UNH is a Model of Energy Management Among Colleges and Universities
Release Date: 10/03/2006
Contact Information: David Deegan, (617) 918-1017
A group of engineering students at the University of New Hampshire set out this year to track energy demand in dormitories that had been retrofit with energy saving measures. Working with the support of school administrators and EPA, the students wanted to measure the efficiency of these dorms compared to typical dorms in the U.S. The outcome was remarkable: changes in design and operations in just the three dorms tracked had cut the school’s energy bill some $80,000 a year and prevented pollution equal to taking 100 vehicles off the road for a year.
This reduction in residential energy use is just one example of how UNH has cut its energy demand dramatically in the past 20 years. Using strategies that are now considered exemplary, UNH became a model for large institutions trying to protect the environment and reduce energy costs.
The key to the university’s success?
“First and foremost we had every level of the school involved, from teachers to students to high level administrators,” said Jim Dombrosk, energy manager for UNH. “Beyond that, we were committed to making the changes systematically and over time so that every decision made at the school would consider its effect on our energy footprint.”
In short, the school’s leaders agreed with Dombrosk that reducing the amount of energy used in the 5.25 million square feet of buildings on the 200-acre campus must involve all levels of the UNH community and must be a plan for the long haul. Any changes in technology had to be supported by a unified team of university leaders committed to an energy efficient campus. To that end, last year the president of the university established a campus-wide Energy Task Force.
Savings at UNH have come through such measures as automated building control systems, new lighting, motor replacements and energy education for staff, faculty and students. The university has earned national awards for its energy conservation efforts, which range from small retrofit projects to major power plants.
A proposed new lighting policy on campus exemplifies how various arms of the school work together. Over the next few years, UNH plans to replace its roughly 20,000 halogen or incandescent light bulbs with more efficient compact florescent or high intensity discharge lighting. These bulbs cost two to four times as much upfront, but they will last 10 times as long as the older bulbs and reduce labor costs associated with changing bulbs. Facilities personnel understood the labor savings and administrators recognized the long-term dollars savings. As a result, the school will spend an additional $50,000 to $100,000 to buy the bulbs but save five times that in the long run.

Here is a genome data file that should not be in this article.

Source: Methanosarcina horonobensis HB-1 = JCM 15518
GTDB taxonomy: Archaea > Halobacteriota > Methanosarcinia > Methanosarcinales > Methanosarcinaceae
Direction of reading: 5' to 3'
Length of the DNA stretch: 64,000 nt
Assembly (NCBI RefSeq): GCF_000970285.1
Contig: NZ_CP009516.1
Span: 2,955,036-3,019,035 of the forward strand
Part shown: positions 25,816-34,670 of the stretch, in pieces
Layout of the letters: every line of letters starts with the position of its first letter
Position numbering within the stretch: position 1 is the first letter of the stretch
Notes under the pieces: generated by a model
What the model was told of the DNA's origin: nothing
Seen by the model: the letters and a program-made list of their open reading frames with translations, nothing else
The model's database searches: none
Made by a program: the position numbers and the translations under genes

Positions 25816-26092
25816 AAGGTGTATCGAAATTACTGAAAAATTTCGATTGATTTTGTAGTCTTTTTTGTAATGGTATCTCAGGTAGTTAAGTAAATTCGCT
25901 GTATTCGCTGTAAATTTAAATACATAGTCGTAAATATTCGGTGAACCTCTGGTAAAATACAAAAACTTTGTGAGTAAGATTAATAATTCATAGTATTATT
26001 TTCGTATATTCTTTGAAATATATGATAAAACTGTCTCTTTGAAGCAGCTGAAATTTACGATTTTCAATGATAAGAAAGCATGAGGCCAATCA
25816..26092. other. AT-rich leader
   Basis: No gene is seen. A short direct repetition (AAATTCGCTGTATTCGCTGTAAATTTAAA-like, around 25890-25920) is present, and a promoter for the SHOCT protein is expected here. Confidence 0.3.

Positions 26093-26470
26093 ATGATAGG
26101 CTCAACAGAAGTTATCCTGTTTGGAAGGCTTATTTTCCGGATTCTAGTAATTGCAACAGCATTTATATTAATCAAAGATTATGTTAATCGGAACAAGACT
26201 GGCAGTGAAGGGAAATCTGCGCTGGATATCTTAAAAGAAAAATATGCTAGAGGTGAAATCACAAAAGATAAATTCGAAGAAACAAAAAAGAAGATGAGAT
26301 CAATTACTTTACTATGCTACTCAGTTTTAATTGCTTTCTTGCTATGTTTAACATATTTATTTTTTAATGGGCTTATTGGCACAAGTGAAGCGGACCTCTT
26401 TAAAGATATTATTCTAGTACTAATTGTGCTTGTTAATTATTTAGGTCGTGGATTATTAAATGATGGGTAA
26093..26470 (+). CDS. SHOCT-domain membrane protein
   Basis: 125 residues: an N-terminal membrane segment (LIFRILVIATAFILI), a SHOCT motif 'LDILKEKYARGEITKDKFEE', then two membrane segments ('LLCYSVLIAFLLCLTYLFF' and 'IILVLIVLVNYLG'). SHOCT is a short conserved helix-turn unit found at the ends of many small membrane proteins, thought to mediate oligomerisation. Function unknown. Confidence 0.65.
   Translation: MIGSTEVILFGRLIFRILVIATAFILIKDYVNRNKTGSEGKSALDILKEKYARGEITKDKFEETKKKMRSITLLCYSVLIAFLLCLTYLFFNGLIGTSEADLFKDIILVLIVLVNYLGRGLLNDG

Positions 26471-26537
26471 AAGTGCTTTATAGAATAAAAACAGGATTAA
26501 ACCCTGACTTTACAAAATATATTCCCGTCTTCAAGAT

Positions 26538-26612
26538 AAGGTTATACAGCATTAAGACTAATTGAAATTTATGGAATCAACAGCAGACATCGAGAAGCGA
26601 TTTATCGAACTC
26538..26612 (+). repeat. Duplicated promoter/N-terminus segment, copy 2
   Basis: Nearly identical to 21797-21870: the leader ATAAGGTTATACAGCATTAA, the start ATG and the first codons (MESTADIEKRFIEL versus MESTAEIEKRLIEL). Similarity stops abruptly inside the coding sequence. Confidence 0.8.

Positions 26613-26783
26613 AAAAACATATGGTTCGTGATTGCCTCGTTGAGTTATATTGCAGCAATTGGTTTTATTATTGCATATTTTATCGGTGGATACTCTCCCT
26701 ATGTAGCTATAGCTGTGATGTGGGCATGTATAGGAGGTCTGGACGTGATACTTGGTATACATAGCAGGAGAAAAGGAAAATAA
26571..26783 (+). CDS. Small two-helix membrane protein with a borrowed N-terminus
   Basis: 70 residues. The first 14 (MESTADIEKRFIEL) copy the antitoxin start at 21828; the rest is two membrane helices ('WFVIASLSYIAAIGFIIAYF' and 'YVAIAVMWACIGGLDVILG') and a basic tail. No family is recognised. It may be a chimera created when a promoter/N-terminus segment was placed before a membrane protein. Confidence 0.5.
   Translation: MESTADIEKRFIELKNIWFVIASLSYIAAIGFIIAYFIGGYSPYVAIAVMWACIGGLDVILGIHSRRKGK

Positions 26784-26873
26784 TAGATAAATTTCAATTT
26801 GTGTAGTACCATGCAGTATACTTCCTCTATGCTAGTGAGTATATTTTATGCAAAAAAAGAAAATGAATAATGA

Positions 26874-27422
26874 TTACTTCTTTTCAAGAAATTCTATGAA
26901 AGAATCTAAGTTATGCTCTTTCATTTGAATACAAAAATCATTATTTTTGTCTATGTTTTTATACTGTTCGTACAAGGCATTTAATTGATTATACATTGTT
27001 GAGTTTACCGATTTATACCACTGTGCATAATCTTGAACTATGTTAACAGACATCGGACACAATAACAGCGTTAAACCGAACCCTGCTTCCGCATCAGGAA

To ensure the savings continue to grow, the university requires that any renovations or new construction incorporate building standards that minimize energy use. Buildings being completely renovated in next few years will use 20 to 30 percent less energy than if they were designed to the state’s energy code.
Such small and large-scale changes in energy management save UNH about $4 million a year, and protect the environment, most pointedly, the earth’s atmosphere. The three dorms tracked by the students earned UNH the first ENERGY STAR designation for residence halls given by EPA to a college or university. Fewer than 3,000 buildings of any kind have received the label.
The energy analysis at the dorms stemmed from a visit by an EPA scientist to a chemical engineering class. Students worked with EPA’s on-line benchmarking tool and with staff to find that these dorms reduce emissions by an amount equal to burning more than 65,000 gallons of gasoline when compared to the average dorm.
This summer UNH was set to begin operating a combined heat and power plant that shifts the school from burning number 6 oil to a plant that runs mostly on natural gas. This new plant will save the school $20 million over the next 20 years. UNH is also looking at the feasibility of running the new power plant on methane piped from a nearby landfill.
A study by the U.S. Department of Energy ranked UNH in the top 5 percent of universities when it comes to energy conservation.
These energy achievements are blazing a trail for higher education across the country. When EPA officials talk to energy managers at colleges and universities across New England, they point to UNH as an example of what can be done and how to do it.
Energy issues in New England (epa.gov/region01/eco/energy/index.html)
ENERGY STAR suggestions to conserve energy and monitor your home's energy demand (energystar.gov)
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By Robert W. Varney
EPA New England Office
Editor's note: a high resolution of Robert Varney is available at: http://www.epa.gov/region1/about/images/bobvarney-hr.jpg